The majprity of customers have significant potential for reducing resource consumption through tuning. This is especially true for those with older applications that haven’t been actively maintained for a while or who have lost some of their deep DB2 skills through retirement or redundancy.
By implementing key tuning procedures, ongoing software costs can be reduced and mainframe upgrades deferred. In addition, application performance will be enhanced and overall TCO reduced.
One of the major challenges in any environment, but particularly with client/server applications, is determining which component is responsible for poor response times, although the tools for this are improving. I often liken this to the classic board game of “Cluedo”; one has to logically and methodically eliminate potential culprits until you’re left with the guilty party! Another related challenge is “skills silos”, where a client has the individual skills necessary to resolve a particular issue but no single person has the whole picture and internal culture and/or politics prevent the individuals from communicating and collaborating effectively.
The growing trend towards DB2 workloads running on ERP applications such as SAP and Siebel is also bringing some very different challenges to more traditional workloads.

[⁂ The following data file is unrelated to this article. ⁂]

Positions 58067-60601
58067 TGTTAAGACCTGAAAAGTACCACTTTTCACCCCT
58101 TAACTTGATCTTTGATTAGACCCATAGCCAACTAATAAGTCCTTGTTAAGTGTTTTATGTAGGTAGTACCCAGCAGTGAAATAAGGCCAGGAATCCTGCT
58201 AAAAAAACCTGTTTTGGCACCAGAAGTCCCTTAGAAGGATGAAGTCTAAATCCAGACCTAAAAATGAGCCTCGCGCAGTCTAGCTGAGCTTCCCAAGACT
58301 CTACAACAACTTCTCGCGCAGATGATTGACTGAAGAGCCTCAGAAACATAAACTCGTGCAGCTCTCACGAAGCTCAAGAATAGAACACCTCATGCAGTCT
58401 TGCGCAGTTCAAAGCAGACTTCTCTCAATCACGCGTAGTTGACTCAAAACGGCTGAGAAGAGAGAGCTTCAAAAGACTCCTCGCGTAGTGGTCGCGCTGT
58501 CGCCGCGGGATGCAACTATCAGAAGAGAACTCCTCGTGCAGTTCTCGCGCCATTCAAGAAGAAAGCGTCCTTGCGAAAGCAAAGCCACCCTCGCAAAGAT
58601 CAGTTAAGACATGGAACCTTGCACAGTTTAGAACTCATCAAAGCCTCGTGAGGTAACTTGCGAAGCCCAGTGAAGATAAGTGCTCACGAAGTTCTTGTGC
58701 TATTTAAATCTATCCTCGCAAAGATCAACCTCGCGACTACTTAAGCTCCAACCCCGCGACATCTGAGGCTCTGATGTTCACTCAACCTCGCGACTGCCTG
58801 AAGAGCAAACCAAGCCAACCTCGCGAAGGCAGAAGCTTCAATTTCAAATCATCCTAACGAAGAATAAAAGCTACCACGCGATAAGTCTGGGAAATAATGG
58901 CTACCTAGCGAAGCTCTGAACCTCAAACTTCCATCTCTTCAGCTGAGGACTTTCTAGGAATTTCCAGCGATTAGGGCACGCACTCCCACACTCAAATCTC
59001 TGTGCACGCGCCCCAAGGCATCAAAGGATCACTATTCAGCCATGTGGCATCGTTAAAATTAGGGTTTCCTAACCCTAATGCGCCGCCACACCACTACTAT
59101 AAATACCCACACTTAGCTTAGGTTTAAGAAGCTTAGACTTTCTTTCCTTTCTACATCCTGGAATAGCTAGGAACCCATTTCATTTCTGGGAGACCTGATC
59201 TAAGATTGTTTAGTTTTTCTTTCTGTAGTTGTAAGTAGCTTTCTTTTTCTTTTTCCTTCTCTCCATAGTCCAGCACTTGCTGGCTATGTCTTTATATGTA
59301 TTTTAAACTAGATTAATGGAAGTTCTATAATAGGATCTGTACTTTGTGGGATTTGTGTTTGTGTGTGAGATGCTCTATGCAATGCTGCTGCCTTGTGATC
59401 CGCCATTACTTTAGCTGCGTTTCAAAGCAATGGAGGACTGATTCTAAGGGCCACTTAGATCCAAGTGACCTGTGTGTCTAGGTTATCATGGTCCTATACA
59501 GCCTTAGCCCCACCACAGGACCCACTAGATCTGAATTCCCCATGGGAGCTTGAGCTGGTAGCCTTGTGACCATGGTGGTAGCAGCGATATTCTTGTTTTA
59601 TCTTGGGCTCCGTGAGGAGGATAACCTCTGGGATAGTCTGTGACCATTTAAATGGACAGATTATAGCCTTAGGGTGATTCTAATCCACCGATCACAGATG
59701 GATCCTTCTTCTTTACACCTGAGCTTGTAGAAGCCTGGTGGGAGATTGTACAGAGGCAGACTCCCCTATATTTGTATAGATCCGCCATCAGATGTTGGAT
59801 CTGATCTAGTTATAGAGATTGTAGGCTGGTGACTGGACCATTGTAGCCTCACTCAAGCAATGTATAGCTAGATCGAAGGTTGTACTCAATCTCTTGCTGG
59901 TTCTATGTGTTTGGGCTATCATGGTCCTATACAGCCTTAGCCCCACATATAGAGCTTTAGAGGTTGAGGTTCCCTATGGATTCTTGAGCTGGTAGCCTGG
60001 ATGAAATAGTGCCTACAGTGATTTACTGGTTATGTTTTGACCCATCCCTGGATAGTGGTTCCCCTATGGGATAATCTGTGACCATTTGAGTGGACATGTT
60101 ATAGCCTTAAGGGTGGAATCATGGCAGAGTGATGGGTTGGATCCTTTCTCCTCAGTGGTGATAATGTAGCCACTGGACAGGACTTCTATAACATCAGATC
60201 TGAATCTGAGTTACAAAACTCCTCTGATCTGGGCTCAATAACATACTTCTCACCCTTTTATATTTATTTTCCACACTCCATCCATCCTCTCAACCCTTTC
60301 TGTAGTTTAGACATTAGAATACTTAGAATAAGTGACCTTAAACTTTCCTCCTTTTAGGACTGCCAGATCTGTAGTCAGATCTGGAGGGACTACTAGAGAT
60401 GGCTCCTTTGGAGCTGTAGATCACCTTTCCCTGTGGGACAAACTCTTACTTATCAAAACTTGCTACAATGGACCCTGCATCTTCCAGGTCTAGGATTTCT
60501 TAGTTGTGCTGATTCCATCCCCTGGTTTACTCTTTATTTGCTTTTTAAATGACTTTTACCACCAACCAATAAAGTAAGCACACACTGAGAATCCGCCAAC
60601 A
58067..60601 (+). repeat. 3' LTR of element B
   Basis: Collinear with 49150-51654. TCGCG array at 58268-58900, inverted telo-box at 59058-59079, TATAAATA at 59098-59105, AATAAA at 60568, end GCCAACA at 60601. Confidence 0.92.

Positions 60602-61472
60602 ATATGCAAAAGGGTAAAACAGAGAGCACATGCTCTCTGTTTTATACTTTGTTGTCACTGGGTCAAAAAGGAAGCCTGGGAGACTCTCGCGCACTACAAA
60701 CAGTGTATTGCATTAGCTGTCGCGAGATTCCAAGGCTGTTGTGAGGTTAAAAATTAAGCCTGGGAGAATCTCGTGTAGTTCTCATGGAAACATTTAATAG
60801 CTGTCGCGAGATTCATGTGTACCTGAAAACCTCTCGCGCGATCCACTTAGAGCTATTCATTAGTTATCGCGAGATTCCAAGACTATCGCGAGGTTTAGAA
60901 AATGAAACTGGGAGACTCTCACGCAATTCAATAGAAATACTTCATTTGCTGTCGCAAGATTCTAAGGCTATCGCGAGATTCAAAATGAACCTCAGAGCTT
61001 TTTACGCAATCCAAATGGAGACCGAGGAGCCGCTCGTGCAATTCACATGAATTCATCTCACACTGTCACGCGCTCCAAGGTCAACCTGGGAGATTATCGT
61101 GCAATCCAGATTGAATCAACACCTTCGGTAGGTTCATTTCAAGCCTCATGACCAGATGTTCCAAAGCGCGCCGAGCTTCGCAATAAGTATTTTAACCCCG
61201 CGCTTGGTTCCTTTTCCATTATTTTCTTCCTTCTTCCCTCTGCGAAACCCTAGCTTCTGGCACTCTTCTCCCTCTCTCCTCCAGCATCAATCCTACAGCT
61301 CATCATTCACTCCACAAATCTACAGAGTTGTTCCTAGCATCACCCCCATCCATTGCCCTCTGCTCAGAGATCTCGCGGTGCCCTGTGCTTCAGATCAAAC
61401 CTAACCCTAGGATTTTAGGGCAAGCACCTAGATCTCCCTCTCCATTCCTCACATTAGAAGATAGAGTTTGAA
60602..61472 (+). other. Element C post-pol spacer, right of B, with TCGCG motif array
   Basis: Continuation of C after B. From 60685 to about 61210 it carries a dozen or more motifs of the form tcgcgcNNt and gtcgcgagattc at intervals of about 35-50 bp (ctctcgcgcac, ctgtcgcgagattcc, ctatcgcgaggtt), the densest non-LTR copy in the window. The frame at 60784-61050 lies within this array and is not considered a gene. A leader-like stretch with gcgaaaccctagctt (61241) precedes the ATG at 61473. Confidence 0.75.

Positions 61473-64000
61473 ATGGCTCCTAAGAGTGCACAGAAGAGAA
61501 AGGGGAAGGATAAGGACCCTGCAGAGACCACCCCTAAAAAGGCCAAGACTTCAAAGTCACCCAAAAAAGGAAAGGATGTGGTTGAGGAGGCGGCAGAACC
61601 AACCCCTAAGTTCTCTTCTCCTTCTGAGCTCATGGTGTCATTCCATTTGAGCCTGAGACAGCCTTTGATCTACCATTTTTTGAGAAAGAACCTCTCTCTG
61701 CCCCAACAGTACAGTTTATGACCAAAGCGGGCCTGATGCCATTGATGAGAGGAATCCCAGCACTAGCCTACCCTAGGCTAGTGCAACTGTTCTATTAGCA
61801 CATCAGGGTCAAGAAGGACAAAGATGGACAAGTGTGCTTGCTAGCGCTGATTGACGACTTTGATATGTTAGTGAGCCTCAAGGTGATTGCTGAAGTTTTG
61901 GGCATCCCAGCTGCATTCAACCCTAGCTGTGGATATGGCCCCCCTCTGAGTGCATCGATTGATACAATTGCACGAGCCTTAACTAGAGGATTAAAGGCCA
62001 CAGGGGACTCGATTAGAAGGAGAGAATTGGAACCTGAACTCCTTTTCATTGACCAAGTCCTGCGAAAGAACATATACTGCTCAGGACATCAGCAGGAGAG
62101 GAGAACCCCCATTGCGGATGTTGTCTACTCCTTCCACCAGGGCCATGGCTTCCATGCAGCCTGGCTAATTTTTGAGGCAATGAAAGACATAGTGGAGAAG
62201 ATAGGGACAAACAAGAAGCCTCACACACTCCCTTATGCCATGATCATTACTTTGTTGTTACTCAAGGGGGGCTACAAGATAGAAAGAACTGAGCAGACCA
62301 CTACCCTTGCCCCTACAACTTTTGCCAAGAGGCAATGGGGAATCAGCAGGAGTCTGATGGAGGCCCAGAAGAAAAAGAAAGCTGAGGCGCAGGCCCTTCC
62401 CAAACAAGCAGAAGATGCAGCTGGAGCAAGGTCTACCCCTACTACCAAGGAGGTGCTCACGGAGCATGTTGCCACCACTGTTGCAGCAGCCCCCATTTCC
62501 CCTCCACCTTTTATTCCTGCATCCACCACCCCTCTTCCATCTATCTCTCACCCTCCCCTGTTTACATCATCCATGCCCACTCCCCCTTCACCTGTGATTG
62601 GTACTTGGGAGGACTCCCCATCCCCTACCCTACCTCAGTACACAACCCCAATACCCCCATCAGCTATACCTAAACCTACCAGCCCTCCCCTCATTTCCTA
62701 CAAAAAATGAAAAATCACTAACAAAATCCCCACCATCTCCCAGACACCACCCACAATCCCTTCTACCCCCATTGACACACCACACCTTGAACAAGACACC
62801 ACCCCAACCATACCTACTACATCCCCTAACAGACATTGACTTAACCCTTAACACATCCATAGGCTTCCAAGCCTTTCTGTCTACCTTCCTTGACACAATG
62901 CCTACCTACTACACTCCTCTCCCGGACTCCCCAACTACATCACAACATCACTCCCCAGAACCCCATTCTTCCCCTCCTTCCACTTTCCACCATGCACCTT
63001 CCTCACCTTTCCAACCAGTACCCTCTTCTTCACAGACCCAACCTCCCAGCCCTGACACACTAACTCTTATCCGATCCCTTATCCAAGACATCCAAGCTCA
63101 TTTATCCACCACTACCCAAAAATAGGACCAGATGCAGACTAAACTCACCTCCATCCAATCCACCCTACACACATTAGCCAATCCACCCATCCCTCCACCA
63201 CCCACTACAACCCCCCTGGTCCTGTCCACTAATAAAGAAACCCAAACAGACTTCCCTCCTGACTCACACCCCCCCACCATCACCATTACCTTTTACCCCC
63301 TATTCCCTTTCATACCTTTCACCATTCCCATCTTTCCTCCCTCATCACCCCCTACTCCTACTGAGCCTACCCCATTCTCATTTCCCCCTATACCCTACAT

In recent years the Financial Services industry in particular has been hit hard by audit and compliance regulations. When adding audit trails to existing applications it is very easy to increase the path-length of some transactions by up to 30%. It is critical therefore that these changes are properly designed and implemented to minimise the performance impact.
It is vital that organisations recognise the business value of designing applications for performance from the outset. The best way to ensure this happens is to instil a “Performance Culture” throughout the organisation. This includes ensuring the availability of good skills and expert advice from the beginning of the application development life cycle, formalised design reviews to validate anticipated performance against requirements and a proactive monitoring and tuning strategy once the application goes live.
The benefits of DB2 mainframe tuning can be felt across the entire business. From the CFO, who will see significant reduction in IT spend, through to the IT teams, who benefit from improved application performance and thus improved customer service, a thorough tuning exercise can indeed improve business performance.